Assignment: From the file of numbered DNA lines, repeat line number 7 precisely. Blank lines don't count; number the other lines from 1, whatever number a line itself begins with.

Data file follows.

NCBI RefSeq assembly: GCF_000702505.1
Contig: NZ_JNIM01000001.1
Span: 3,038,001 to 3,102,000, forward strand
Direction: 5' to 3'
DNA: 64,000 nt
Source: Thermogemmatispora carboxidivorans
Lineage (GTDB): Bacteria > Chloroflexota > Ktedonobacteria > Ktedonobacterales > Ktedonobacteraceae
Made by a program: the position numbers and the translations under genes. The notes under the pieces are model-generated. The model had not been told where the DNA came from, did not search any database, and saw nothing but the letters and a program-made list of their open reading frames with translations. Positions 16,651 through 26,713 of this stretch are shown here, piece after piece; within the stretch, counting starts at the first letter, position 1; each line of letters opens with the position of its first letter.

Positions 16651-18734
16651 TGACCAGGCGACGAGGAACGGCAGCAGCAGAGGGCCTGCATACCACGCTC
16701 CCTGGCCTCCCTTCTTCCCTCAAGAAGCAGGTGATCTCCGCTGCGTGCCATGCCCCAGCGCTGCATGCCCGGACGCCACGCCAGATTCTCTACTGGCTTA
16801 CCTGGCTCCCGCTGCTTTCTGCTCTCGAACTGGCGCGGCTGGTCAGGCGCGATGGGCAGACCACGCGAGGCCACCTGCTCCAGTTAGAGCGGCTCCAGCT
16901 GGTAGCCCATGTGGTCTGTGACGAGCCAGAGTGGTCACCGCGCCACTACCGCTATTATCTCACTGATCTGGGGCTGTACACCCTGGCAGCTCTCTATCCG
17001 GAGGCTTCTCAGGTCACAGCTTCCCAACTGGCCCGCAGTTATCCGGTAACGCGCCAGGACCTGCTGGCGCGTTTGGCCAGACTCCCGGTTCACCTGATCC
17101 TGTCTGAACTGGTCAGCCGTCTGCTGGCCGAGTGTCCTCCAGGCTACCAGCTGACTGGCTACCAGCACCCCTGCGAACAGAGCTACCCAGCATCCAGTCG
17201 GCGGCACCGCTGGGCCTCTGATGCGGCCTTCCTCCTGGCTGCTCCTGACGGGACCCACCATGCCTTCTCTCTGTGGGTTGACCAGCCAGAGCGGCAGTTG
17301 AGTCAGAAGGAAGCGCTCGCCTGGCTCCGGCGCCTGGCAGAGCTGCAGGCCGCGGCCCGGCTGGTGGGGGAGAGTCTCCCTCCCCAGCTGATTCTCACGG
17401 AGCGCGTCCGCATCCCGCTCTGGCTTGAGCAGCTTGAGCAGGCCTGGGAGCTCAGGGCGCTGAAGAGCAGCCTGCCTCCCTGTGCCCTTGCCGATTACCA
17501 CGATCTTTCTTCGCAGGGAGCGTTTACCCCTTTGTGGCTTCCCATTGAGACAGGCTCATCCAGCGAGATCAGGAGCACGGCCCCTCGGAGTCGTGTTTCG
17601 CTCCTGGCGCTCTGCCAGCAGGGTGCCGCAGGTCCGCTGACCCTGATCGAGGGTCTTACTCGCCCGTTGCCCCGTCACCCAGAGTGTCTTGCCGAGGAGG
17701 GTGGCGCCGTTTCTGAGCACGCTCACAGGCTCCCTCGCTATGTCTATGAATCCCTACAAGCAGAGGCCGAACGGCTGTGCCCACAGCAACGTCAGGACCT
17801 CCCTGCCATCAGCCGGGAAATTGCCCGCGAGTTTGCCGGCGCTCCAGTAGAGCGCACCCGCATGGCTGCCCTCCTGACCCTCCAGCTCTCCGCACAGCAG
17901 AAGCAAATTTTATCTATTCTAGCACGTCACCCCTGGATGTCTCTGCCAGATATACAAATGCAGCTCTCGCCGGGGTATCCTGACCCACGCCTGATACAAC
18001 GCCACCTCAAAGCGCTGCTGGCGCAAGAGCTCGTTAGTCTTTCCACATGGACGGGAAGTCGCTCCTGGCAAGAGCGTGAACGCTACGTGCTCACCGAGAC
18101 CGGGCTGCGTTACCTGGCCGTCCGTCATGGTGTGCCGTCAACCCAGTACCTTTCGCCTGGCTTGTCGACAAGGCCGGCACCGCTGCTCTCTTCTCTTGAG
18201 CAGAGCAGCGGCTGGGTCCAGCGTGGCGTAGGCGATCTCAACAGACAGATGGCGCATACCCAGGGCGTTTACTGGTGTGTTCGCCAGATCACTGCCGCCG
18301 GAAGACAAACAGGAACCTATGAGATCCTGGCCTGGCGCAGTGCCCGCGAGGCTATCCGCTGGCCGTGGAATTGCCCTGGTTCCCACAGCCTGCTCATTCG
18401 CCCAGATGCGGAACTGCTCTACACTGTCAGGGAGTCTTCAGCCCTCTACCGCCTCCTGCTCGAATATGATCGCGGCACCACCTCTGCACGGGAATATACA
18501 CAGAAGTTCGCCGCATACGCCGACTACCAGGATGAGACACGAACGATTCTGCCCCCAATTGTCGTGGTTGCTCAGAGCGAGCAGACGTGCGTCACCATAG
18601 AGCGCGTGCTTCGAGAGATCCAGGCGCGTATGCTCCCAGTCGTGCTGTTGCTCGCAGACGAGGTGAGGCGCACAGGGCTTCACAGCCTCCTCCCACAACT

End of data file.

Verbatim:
Lineage (GTDB): Bacteria > Chloroflexota > Ktedonobacteria > Ktedonobacterales > Ktedonobacteraceae